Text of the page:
Athens itself has a few hidden gems that, by speaking Greek, can come alive with a local guide. One such place is just north of the Acropolis and tucked away from most tourists. Anafiotika is a quiet neighbourhood that seems to have been untouched by much of the twentieth or even twenty first century. With quiet, meandering avenues and streets, one can escape the modern world and in the heart of a city find something special. But without speaking Greek, you can barely begin to ask about such a place.
While on your travels why not visit a flea market, a great place to test your Greek. Monastiraki’s Flea Market in Athens is one that is truly special, and if you don’t speak Greek you will miss out on some bargains and much of the fun. Monastiraki’s Flea Market is a great place to enjoy a Sunday and try and haggle, in Greek, for a good deal on whatever catches your eye. At Monastiraki’s Flea Market you will find everything from furniture, to art and old cameras, to World War II War items. The market and the traders come to life with language and the stories behind the items for sale are soon told, and whether they are true or not, it makes no difference.
After you have negotiated and haggled your way to buying something you never knew you ever wanted, in Greek, it is then time to enjoy the setting sun and find a place to eat. There are some amazing small restaurants tucked away throughout Athens and hidden away on Greek islands, and because you speak Greek, the menus are not all Greek to you. Sitting and eating surrounded by a handful of locals, is something only language can do, and this will be one of many memories you make when you uncover hidden Greece. No longer will you say “Greece is all Greek to me” but you will soon discover somewhere magical, that you will fall in love with, just because you speak the language of the Gods.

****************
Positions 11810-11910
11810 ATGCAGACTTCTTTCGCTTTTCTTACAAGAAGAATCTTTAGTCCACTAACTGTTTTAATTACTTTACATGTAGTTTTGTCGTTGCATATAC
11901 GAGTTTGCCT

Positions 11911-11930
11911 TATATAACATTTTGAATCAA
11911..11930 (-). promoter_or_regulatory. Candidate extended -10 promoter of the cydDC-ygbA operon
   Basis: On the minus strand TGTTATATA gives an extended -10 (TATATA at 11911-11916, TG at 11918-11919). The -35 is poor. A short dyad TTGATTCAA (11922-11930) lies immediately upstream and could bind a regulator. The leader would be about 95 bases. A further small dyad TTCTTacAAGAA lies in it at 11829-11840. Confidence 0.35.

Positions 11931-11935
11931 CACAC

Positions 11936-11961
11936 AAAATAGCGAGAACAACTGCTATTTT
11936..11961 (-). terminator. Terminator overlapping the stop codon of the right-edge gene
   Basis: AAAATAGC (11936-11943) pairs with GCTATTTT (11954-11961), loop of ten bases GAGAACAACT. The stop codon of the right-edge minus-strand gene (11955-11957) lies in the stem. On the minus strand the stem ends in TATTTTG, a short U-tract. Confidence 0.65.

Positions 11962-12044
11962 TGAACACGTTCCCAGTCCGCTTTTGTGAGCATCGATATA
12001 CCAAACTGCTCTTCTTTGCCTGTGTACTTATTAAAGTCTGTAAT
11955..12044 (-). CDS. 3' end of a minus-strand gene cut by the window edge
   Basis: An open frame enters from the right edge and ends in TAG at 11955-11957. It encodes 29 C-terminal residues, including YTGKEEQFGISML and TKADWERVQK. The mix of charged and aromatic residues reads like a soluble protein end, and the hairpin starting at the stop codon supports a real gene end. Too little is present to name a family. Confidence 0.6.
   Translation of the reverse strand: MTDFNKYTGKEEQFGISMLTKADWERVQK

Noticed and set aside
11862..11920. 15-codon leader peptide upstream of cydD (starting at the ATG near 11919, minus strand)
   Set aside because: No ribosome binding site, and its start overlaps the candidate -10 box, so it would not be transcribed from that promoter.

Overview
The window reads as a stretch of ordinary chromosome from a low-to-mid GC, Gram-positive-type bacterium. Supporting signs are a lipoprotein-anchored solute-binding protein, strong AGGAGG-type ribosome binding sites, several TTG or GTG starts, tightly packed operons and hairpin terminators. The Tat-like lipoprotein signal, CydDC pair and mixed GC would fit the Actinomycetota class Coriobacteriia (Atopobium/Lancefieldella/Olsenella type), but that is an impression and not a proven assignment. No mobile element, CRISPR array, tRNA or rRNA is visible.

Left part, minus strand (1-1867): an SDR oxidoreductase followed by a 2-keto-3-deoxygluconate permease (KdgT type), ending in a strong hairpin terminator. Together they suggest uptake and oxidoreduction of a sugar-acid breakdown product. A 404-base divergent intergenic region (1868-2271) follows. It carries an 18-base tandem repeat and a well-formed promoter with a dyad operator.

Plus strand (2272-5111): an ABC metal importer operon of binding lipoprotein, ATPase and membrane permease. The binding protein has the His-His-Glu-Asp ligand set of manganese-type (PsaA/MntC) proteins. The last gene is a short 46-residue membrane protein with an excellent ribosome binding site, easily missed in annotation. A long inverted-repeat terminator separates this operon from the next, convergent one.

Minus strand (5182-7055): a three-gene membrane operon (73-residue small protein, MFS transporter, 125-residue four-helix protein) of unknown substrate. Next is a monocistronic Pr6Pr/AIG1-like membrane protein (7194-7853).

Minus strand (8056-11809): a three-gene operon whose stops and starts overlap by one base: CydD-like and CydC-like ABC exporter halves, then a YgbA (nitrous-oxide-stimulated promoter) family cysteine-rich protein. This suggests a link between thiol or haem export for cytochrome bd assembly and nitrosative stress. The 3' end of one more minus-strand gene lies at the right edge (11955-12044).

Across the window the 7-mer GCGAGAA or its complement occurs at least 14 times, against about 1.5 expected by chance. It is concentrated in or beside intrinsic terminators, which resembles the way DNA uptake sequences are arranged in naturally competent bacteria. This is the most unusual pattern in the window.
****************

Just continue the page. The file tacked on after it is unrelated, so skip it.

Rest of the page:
Contact VLLC to discover the language of Greece.
For most people, when planning a trip, the biggest consideration is the money! How much is in the bank account? How much will I need to spend on the basics?
If you want to travel, you need to either be rich, win the lottery, or save money which requires discipline. Here are a few tips to help you save enough for your next holiday so that you can keep your travel bug alive.
Join VLLC to celebrate Christmas around the world!
Selamat Hari Natal สุขสันต์วันคริสต์มาส Merry Christmas!
¡Feliz Navidad! めりーくりすます
C рождеством! عيد ميلاد مجيد Joyeux Noël
メリークリスマス Buon Natale
Travelling is an exciting opportunity which can be enhanced by learning the language before you go. This blog contains some interesting articles about language and travel.